The jatropha shrub grows in tropical climates all over the world, and the seeds inside its crab apple shaped pods yield a greasy oil, like peanuts or soybeans.
SG Biofuels wants to use this oil to power the world.
“Here is an oil, basically a triglyceride, and we have the technology and the infrastructure to process triglycerides,” said Kirk Haney, the president and chief executive officer of SG Biofuels.
A veteran of environmentally focused companies, Haney said the “holy grail” for sustainable fuel companies is to find a fuel source that can use existing infrastructure like refineries and pumps, and is also cost effective. He said he thinks SG Biofuels has that in jatropha oil.
“It’s well known to make a great diesel replacement; it makes a great jet fuel,” Haney said.
Nearly two years ago, Air New Zealand and Boeing (NYSE: BA) did a flight test comparing jatropha fuel to regular oil, and found the biofuel faired better, particularly at a high altitude. Haney said Airbus has found similar results.
Proving the fuel works is the first step, Haney said. Next is bringing down the cost. Right now, jatropha oil sells for about the same price per barrel as soybean oil or heating oil. This is more expensive than regular crude, but the gap is closing.
In order to further close that gap, SG Biofuels is working with partners like the Carlsbad-based Life Technologies (Nasdaq: LIFE) to get more fuel out of jatropha plants. The companies are working to genetically alter the seeds to bear more oil.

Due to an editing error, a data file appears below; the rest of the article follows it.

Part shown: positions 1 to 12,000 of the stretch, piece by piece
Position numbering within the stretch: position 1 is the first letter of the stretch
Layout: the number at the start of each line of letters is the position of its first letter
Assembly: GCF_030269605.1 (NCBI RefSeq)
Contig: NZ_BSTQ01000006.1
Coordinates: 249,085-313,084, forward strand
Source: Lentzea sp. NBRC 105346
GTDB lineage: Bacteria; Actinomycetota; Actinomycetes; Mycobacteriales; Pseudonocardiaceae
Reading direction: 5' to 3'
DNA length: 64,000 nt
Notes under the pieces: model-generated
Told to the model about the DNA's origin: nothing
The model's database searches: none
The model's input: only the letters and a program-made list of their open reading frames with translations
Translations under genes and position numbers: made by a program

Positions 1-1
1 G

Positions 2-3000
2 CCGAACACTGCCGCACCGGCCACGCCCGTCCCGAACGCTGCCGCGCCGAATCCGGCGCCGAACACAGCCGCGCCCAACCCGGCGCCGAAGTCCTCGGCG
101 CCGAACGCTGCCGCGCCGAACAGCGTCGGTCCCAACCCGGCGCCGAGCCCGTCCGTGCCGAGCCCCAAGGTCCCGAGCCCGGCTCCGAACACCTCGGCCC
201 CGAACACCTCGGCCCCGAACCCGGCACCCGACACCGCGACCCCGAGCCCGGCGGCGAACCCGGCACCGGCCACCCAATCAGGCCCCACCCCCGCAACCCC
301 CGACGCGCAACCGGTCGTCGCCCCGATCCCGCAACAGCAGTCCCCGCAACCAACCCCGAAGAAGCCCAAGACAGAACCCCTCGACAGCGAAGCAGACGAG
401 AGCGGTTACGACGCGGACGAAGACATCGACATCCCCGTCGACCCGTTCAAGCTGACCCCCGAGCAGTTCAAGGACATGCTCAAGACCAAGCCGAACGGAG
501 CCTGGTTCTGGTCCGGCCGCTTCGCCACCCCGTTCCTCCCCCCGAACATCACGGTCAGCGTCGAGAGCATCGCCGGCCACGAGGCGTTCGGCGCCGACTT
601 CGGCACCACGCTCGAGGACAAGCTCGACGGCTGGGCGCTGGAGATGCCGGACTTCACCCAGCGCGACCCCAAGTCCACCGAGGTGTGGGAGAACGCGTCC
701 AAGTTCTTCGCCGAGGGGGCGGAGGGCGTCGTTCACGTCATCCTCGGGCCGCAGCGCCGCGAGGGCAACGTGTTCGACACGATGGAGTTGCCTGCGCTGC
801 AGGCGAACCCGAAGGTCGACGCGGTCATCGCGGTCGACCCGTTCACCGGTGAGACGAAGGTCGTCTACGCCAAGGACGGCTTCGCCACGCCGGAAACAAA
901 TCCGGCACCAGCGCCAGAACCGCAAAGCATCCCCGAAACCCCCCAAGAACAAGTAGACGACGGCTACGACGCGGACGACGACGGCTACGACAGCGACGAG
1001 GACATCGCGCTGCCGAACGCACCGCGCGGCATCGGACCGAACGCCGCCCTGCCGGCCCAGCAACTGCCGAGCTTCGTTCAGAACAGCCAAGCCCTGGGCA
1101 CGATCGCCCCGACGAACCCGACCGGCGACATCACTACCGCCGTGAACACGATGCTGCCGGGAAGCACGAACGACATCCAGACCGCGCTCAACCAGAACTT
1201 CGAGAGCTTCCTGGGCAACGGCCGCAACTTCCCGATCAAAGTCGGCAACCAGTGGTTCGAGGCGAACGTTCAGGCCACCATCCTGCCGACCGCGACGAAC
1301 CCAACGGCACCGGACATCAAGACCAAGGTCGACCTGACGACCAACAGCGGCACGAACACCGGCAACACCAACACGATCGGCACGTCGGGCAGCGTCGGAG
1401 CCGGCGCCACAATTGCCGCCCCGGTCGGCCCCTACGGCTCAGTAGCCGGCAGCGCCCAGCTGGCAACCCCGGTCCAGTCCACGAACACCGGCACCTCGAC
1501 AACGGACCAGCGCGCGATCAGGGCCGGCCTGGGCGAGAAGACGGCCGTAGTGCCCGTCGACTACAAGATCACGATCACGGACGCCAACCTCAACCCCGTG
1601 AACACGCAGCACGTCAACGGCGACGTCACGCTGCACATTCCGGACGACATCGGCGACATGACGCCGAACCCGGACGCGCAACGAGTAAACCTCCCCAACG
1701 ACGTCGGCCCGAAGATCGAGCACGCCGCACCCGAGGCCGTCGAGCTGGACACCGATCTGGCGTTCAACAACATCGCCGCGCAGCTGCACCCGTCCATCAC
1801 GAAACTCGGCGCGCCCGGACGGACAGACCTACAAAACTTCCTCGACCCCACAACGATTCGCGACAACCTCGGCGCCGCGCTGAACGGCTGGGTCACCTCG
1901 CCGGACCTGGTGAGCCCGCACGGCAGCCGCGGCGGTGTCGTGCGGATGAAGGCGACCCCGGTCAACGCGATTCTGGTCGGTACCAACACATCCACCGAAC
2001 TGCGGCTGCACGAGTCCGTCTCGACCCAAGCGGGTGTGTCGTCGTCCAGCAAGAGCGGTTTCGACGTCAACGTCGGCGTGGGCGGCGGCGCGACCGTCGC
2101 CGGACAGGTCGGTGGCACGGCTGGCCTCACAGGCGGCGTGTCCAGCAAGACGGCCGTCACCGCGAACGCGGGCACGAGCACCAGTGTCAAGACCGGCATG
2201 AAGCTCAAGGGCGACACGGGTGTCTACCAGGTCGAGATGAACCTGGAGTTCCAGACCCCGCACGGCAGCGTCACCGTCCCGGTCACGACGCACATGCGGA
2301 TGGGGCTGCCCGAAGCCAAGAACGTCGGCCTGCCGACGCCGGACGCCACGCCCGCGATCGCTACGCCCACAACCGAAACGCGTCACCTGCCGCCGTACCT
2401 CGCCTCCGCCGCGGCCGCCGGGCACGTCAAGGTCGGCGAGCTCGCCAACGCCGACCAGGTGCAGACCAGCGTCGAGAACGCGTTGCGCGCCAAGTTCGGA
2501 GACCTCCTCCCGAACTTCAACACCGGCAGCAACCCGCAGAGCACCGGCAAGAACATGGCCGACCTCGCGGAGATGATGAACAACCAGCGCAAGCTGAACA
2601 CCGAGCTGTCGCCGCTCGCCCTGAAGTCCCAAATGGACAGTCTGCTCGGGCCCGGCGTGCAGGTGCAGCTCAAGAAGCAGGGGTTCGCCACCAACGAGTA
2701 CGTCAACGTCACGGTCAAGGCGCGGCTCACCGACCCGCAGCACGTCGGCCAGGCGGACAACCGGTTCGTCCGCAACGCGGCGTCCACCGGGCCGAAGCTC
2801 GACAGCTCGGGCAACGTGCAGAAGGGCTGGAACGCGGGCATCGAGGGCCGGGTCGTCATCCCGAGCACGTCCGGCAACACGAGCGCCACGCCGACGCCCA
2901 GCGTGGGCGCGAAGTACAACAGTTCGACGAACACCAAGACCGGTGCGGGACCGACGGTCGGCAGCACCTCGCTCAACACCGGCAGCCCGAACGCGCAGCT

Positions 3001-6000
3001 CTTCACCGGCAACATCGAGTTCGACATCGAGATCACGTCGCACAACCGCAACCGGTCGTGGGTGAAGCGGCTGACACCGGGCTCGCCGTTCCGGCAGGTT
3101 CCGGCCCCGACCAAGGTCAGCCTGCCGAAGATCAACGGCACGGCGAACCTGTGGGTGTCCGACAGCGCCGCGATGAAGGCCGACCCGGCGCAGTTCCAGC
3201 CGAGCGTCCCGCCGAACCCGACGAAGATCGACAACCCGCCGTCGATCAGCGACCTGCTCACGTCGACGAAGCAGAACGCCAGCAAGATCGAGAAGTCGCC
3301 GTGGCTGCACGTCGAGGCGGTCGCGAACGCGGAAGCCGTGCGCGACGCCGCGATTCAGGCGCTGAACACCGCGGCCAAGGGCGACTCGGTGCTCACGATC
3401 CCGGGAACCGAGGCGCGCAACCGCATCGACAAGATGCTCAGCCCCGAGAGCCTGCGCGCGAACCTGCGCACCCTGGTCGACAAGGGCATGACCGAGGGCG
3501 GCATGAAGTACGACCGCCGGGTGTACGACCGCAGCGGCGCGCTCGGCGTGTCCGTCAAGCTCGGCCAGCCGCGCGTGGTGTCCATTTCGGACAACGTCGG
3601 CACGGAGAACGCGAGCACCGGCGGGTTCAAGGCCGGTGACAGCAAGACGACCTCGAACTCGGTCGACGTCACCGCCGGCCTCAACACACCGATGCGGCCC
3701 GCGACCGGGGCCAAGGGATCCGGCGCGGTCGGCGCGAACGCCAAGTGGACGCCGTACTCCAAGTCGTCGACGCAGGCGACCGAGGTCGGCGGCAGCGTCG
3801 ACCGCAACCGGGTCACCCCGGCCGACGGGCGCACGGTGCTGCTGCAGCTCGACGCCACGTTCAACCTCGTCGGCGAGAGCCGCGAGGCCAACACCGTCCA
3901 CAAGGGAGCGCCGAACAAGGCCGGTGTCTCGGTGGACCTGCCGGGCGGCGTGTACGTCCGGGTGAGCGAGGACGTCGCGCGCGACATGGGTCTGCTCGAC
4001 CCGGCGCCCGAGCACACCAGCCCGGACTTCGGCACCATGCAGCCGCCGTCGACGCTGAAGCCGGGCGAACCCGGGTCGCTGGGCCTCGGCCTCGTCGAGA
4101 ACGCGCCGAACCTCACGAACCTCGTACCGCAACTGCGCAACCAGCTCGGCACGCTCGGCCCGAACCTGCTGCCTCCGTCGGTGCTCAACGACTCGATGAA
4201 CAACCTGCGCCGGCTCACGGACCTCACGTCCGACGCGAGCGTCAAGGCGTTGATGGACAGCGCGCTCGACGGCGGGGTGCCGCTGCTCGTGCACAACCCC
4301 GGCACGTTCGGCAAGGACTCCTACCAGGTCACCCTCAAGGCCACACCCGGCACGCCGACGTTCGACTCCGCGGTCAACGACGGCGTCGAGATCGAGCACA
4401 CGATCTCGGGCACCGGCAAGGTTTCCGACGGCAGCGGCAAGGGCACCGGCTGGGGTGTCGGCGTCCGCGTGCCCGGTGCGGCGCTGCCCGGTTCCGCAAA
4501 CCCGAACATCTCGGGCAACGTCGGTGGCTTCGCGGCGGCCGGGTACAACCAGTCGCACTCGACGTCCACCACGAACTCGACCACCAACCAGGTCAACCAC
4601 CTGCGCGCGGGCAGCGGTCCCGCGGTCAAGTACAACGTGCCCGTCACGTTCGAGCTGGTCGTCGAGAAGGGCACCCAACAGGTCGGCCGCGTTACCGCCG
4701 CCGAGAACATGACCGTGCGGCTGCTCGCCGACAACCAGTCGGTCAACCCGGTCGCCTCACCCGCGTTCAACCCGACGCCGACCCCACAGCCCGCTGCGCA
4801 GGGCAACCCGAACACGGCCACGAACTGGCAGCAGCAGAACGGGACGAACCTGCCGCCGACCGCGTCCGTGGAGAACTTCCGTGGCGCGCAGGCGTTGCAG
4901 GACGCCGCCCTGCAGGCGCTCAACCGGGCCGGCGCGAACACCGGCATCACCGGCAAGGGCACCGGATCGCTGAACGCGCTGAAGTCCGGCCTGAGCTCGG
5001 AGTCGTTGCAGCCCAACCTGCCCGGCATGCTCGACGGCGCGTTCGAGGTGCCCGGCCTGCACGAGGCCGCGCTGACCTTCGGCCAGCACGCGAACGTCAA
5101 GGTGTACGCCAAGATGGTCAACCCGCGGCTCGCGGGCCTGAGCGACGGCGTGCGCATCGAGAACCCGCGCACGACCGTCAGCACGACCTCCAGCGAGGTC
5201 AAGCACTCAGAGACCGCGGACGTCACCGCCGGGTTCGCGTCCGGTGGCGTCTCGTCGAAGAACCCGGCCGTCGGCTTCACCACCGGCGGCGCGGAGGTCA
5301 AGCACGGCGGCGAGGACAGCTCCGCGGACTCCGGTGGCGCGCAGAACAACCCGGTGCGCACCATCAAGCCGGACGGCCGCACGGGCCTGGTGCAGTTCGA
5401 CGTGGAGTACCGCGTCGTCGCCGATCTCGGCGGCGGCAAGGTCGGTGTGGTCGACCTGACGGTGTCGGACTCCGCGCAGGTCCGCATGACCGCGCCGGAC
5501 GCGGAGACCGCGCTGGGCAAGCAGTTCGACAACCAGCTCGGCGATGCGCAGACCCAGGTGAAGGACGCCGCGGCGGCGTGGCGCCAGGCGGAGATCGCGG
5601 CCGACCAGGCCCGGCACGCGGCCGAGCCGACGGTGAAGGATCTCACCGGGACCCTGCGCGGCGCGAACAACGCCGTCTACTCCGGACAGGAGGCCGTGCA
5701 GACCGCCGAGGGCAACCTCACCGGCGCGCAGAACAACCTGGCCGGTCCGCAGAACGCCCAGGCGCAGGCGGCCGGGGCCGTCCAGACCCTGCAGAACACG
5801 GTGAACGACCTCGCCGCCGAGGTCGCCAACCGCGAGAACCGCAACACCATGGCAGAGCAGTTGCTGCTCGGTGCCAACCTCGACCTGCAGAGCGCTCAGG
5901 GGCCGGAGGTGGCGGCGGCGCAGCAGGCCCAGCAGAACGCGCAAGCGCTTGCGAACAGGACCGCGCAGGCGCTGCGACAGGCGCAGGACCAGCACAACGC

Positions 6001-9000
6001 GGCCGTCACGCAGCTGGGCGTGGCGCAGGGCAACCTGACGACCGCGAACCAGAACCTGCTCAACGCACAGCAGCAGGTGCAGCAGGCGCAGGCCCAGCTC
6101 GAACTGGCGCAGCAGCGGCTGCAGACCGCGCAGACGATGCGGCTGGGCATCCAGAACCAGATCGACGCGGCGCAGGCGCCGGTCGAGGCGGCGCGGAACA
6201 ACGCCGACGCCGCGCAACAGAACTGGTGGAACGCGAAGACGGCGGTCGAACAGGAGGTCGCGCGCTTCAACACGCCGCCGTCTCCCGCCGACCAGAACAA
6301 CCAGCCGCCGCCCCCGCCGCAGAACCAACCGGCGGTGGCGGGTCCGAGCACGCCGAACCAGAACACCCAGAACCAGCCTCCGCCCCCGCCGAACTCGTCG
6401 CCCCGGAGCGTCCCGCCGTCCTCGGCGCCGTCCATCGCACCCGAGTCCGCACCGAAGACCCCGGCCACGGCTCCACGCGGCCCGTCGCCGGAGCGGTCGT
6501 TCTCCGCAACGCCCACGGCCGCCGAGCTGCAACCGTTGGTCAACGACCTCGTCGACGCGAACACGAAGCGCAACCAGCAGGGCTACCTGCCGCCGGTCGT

“The tomato, before it was domesticated, was about the size of a marble,” Haney said. “Corn was the size of your pinky. Through years of breeding and understanding genetics, they have found ways to make them bigger. We’re taking those same well thought out, proven methodologies and applying them to jatropha.”
Jatropha can’t be eaten, so harvesting it for fuel doesn’t cut into the world’s food supply, Haney explained. It also grows in land that’s not suitable for agriculture. The company owns some jatropha groves in Central America, but it also contracts independent farmers. The company sells those farmers their patented seeds, and promises to buy whatever crop they yield.
Haney said this arrangement is good for both parties involved.
“In these emerging markets, they don’t want to swing for the fences. These are smart people who don’t always have access to resources,” Haney said. We eliminate the market risk for them.”
Haney made contacts in Central America when working for his previous company, Green Millennium, an institutionally backed sustainable forestry company.
SG Biofuels has a mixture of institutional funding and funding from strategic partners, but Haney said much of the seed funding came from the founders themselves, including him. He said they wanted to locate the company in San Diego because this has become the place to be when it comes to green energy.
“I was talking to someone recently who told me that San Diego feels like Silicon Valley in the late ‘80s, early ‘90s,” he said. “What a great time to be in San Diego and talking about green technology.”